Scoville occupied the wbole of Wednesday, the third day of his arg u ment, in support of hisinsanitytheory. Nothing sensational happened nntil lie made an unexpected trraignment of (runt, Conklii'g, Arthur and other stslwarts, who, he held, were back of this prosecution, just to hide tlieir own ini'amy. This was unlooked tor, even by his associate counsel, Mr. Beed, who disapproves of it. The following is a report of what made a sensation in the court room: "But I teil you, gentlemen of the jury, back of this prosecution is an influence which I have feit and which you may feel, gentlemen, before this trial is concluded. There are politicians who seek to hide their shame behind the disgrace of this poor prisoner and make him a scapegoat f or their crimes I did not intend, gentlemen of the iurv. to take up this feature of the case.but when I f ound the power and influence of this government used against me, denying the small pittance that I have asked tor a fair and irnpartial trial and the small facilities needed for proper defense, I do not propose to keep quiet. I say that such men as Grant and Conkling and Arthur are morally and intellectually responsible for this crime. Mr. Conkling shall not escape, he shall not shirk the responsibility of the state of things that led to this act, and he shall not escape the eondemnation of the American people, if I can help it, for his share in this disgiaceful scramble for office that led to a conflict with the chosen ruler of this great nation, and led this poor, insane manto compass whatthey would have hailed with satisfaction, as would probably hundreds of other politicians, if it could occur other than through assassiuation, the removal of President Garfield, who stood in the way of their unrighteous and disgraceful struggle for offices. Neither shall Grant escape that eondemnation to which he is so justly subjected, when coming from Mexico and coming with undue haste to throw his ewn name into the petty quarrel about a small office in the Republican party, he sought to foment the differeaces that had sprung up." During the day Mr. Scoville received thefollowing telegram: New York, January 18, '82. To Mr. Scnville, Attoruey for (iuiteau. The New York[courtof appealshave just decided that the prosecution.where some evidence of insanity is produced for the defense, must make out the case of sanity beyond a reasonable doubt. ïbe second day of Scoville's address was a continuance of arraignment and complaint of the prosecution and of his review of the assassin's life. He judged vanity to be Mr. Porter's weak pomt, and cautioned the jury not to be too greatly impressed by his long finger, high temper and dramatic oratory. There was a big fee back ot 11 all, tor which he had prostituted his talents. The prisoner was permitted to address the court briefly in support of his request that the court charge the jury to this effect: that if they believe that Guiteau believed, at the time of the shooting, he was acting under a divine inspiration, they must acquit on the ground of temporary mania. The court said the matter would be taken into consideration. Mr. Scoville then reviewed the prisoner's life and said "When he left the Oneida Community he sought out Beecher's church, the Young Men's Christian association and the society of Christian people. His tendeneies at this time were.not immoral, nor ñad he shown any indication that the awful (with sarcasm) crime of not paying his board bilis for which this prosecution are trying to hang him - " Col. Corkhill - Oh, no. If he is hung at all it willbe for murder; not for owing board bilis. Guiteau called out: "I guess there ain't much chance of my being hung anyway." Mr. Scoville spoke of the monumental assurance of the prisoner in nam ing himself in connection with Grant, Conkling and Arthur. "I should say a pretty fine quartette," said the prisoner. Later on Mr. Scoville read froni Guiteau's speech, when Guiteau again called out: "You better nut read any more, Scoville. It will go dead against your fooi theory." Scoville concluded his rambling ar gument of flve days on Friday. He reviewed the testimony of the expert, Hamüton, and construed it as favoring the insanity of the prisoner, made a display of Dr. Kempstin's cast of Guiteau's head, and contended that Dr. Gray's tables of homicides by insane persons were made for this case, and do not correspond with the tables for the same years in his official report. He urged that laws are framed for the punishment of sane persons, not sane. He tried to anticípate Judge Porter's arguments and show their fallacy, and concludedbysaying: "It has often been said that our jury trials are a farce, and I have in my practico frequently heard it said that the jury system ought to be abolished, because juries make a mistake; because they are influenced by tlie eloquence of advocates ; because they are not influenced by justice, not by the evidence, but by the last address. B'it, gentlemen, I thank God that there was a time when wy English ancestry rttood up against wrong and injustice, and wrested from the despot the right of trial by jury.and I have never yet seen the time when I would wish to see that right abolished, I f eel more secure and more safe in this mode of administering justice than in any other. So long as juries are honest it does not require that you should have read Kent or Blackstone. It requires that you should have honest hearts and clear heads, and above all that you should be fearless to find for the right, regardless of what may come, regardless of whether your fellow-men may approve it or not. This is what I shall expect of you, gentlemen, and I believe you will do it. I leave the case with you, gentlemen, thaisking you for your kind attention. Guiteau had liis turn Saturday, taking up most of the forenoon. He spoke sitting in a chair, and from manuscript. He admitted that he was a lunatic on the 2d of July, when he flred on the President, and inquired: "Can you imagine anything more insane than my going to that depot and shooting the President?" He charged the jury as follows: "You are here to say whether I waí sane or insane at the moment I flred that shot. You have nothing to do with my condition before or since I flred. You must say byyour verdict, sane or insane, at the moment the shot was fired. If you have any doubt of my sanity at that moment, you must give me the benefit of the doubt and acquit. Or if you have any doubt that I fired as an agent of the Deity you must acquit. If I fired on my own account, I was sane. If I fired it supposing I was an agent of Deity, I was insane and you must acquit. This is the law as given in the New York courtof appeals, by recent decisión, and is worthy of this age of railroads, graphs and telephones, etc." After delivering his charge, and thanking his counsel, the courr, bailiffs and making complimentary acknowledgments to the jury, he proceeded to read the long address, heretofore published in the papers. Through most of the reading he was self-possessed, but was overeóme with emotion when he carne to the passage - "I have always served the Lord, and whether I live or die" - but soon recovered his voice, and proceeded in a natural marnier Alluding to the killing he said, in an airy manner, "When the time did come, I removed him gently and gracefully." In a wierd tone he chanted the stanza of "John Brown's Body," closing with "GJory, glory hallelujah," fcwice repeated.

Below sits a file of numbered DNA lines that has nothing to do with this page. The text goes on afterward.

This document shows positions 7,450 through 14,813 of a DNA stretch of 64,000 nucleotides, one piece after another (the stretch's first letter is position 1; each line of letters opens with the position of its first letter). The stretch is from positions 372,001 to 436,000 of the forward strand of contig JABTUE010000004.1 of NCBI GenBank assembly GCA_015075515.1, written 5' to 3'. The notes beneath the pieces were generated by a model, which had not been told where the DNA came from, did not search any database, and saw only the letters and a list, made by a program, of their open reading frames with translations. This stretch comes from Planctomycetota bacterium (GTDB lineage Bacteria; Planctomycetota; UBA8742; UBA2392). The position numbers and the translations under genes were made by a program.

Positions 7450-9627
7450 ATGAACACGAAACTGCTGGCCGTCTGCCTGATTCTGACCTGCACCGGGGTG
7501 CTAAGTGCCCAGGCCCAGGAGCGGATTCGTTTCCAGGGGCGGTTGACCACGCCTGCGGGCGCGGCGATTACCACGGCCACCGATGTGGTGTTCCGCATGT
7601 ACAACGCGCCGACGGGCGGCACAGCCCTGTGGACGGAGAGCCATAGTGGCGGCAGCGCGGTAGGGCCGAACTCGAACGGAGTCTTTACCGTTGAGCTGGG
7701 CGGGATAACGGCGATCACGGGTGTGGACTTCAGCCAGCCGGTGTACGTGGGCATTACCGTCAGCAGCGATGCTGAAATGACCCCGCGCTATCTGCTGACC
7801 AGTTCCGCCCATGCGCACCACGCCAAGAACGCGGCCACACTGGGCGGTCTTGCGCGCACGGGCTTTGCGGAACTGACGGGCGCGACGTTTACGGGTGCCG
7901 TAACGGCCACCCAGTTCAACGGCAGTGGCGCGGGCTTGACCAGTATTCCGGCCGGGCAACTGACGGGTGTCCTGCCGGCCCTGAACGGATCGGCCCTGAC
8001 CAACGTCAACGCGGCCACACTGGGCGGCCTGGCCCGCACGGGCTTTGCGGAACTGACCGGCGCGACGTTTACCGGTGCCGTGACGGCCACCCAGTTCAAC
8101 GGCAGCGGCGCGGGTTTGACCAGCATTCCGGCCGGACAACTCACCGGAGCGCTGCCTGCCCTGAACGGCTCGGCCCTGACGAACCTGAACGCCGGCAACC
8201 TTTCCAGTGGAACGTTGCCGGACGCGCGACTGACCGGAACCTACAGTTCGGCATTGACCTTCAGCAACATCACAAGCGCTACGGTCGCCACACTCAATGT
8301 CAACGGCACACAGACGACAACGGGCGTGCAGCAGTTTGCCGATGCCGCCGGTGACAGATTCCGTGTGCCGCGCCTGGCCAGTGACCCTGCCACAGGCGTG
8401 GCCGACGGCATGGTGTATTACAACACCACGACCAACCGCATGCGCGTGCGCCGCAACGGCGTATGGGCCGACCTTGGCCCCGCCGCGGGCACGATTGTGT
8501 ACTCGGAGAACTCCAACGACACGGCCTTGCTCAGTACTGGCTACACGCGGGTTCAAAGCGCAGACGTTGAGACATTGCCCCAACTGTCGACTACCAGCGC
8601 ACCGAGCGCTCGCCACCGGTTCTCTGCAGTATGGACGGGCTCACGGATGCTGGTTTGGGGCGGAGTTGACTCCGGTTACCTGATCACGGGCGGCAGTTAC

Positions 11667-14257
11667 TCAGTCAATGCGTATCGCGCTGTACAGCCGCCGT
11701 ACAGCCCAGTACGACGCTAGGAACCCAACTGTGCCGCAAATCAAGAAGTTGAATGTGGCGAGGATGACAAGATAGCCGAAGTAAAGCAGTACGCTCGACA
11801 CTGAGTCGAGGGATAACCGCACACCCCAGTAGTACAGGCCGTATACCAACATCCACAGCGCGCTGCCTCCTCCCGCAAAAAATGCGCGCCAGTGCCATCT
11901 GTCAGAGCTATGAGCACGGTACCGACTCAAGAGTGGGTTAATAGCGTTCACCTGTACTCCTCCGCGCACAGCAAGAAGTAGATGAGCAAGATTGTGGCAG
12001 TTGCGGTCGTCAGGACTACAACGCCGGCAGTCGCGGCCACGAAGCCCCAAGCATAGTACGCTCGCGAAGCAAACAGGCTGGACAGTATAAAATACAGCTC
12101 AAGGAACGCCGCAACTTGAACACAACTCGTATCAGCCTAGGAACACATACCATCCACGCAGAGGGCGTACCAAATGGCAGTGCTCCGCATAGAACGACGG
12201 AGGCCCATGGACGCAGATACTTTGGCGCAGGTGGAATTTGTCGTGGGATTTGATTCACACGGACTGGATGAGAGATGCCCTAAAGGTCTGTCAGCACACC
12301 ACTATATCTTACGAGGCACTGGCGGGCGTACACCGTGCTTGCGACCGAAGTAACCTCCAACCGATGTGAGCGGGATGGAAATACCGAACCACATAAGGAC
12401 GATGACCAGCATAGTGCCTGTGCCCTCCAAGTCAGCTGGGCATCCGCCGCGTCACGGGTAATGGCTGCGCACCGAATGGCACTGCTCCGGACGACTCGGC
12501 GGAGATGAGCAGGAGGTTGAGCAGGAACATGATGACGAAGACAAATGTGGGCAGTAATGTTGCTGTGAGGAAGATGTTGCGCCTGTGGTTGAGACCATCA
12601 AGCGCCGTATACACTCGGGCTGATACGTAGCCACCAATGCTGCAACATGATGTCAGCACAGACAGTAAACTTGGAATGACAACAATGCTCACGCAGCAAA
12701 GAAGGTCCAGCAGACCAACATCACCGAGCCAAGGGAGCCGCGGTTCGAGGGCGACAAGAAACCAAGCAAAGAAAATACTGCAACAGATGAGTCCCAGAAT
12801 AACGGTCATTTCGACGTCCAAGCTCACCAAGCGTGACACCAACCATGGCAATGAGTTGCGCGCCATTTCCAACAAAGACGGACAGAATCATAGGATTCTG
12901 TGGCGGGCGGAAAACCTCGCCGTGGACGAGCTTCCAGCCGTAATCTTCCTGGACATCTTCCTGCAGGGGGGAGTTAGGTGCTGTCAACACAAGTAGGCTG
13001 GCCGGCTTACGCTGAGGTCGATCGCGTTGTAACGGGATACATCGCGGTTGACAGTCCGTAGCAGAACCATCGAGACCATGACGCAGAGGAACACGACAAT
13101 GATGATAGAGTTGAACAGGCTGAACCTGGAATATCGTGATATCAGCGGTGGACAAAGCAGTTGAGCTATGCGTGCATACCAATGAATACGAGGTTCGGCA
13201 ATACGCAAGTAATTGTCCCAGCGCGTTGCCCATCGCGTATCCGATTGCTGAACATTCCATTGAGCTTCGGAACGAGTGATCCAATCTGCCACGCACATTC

Old News
Ann Arbor Democrat